Hallo! Of the TLS (brown/green/sky) and DFS (Dark Green/Ocean Grey/Medium Sea Grey) camo on VVS Airacobras. My understanding is that the (repainted in UK) DFS Airacobras were among the ealry deliveries to Soviet Union. And only later arrived the TLS Airacobras directly from USA (some from UK, too). This "reversed time order" may cause some confusion? And all DFS Airacobras would have been painted such in UK. Nick points out one identification feature: colour demarcaton under horizontal tail. I believe TLS Airacobras had 6 in high serial (confroming to the Bell painting instructions) while the repainted DFS Cobras had the standard RAF 8 in high serials. Photos of VVS cobras are many times so dark that no serials can be discerned. Valeri Roman has written a book(let) about the early Cobras in VVS service "Aerokobry vstupajot v boj" (Bell P-400, P39D-1, P-39D-2) ISBN 5-7707-5170-03. While the camo chapter mainly tells the US instructions and paint materials in Russian the real worth is the short chapters of each Airacobra regiment listing serials of the individual planes serving in their roster. If one has photo and knows the VVS Aircobra regiment the serials may be of help to deciding the camo. Of the silver. I think that is a possibilily. If I want to speculate (why not?), I would say the reason to use permanet silver dope is performace. For Soviets Airacobra was high end performer so why slow it down some twenty knots with chalk-glue paint? AE-8 was aluminium pigment in A-17 alkyd resin (clear) dope. IIRC AE-8 also served as primer for cellulose type paints (AMT-/AMG-). So a remote chance is the silver Airacobras were in need for repaint and were later finished in summer camo and spent the snow season wearing appropriate primer? More so if the timeframe was Winter 42-43 and the planes had served one year already. Yes that is only my own speculation and attempt to make some logic out of this. BTW Were Airacobras painted with Dupont paints? And if so were they Duco cellulose paints or Dulux alcyd paints? I believe I have asked this before, too. That might help guessing what Soviets used to repaint their Cobras. Brush painting cellulose over cellulose is at least no-no. Alkyd (like AE-8) might have acted as barrier coat? I am assuming Soviet did not remove paint in the Murmansk region conditions. May be a wrong assumption. Cheers, Kari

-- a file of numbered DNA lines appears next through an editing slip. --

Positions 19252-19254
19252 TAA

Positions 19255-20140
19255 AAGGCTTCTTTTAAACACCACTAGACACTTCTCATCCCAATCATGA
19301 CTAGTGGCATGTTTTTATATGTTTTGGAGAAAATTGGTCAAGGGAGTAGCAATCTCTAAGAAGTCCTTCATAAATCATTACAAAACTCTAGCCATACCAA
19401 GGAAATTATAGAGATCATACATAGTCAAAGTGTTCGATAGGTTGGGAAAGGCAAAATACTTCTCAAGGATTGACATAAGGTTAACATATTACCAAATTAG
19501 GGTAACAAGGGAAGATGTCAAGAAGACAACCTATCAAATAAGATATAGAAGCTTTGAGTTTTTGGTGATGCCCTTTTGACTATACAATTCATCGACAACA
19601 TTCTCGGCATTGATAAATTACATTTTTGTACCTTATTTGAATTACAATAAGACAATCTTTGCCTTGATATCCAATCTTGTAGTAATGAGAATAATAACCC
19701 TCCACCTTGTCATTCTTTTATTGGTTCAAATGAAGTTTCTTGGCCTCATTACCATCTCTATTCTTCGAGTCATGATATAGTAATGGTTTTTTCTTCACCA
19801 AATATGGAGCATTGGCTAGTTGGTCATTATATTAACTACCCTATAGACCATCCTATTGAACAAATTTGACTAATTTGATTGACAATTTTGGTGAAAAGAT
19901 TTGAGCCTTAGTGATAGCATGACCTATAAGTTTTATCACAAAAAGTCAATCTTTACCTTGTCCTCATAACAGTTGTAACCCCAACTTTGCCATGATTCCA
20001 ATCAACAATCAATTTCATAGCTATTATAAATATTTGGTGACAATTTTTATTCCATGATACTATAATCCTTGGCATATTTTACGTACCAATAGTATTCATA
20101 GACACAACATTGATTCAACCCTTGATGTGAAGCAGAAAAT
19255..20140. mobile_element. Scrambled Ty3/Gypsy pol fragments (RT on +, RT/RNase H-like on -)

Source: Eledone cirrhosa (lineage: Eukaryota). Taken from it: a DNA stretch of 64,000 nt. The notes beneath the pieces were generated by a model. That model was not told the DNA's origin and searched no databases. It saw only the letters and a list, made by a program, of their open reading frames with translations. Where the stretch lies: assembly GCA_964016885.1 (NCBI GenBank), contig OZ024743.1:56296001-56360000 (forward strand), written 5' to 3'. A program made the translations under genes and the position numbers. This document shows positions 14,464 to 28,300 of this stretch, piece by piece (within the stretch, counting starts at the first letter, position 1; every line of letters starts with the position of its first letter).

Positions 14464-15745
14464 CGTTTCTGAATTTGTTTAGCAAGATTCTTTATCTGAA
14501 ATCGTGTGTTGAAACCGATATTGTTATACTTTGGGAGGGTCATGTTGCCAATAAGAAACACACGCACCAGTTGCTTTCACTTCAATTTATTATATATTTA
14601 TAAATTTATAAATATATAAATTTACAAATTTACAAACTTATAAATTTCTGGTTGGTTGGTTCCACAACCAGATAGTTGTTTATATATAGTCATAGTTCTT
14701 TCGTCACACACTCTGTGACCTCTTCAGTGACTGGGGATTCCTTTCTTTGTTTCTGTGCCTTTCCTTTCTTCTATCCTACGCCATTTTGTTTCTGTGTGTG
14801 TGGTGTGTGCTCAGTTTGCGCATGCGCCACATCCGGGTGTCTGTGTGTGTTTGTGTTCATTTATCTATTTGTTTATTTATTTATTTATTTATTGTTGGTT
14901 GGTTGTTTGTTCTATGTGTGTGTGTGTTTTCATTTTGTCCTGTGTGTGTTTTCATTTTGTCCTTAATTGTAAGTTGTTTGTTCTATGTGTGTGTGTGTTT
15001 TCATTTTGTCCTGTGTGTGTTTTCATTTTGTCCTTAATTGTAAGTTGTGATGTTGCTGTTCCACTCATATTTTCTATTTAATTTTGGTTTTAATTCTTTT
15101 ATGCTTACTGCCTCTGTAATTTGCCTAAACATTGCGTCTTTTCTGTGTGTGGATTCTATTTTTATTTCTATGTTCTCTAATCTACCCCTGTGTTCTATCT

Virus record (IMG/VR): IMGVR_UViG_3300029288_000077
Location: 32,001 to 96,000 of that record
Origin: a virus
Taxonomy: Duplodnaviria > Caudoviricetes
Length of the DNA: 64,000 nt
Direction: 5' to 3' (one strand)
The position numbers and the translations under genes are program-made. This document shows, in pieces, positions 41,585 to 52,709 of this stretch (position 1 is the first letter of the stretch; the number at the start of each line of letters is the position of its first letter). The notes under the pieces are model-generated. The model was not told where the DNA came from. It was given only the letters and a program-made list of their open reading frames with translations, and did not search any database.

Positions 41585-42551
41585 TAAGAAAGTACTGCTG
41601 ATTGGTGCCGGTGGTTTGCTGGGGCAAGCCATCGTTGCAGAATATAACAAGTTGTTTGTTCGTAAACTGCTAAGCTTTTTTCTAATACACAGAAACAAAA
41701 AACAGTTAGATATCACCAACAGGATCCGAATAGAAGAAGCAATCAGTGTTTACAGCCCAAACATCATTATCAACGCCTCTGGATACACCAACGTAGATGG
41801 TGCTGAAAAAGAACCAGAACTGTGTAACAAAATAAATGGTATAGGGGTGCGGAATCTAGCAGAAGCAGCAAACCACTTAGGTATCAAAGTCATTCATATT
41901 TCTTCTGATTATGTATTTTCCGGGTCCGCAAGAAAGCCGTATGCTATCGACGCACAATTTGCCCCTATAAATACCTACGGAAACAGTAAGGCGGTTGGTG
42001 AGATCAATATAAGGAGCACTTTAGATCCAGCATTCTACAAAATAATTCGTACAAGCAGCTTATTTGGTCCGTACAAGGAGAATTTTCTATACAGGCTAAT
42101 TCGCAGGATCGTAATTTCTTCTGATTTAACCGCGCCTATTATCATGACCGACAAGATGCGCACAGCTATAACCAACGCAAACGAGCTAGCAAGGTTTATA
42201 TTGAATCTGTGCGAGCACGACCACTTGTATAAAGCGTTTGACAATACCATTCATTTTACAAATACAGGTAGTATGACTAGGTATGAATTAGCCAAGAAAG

3. 36 Sqn Vildebeests - Serial/Code Letter Tie-ups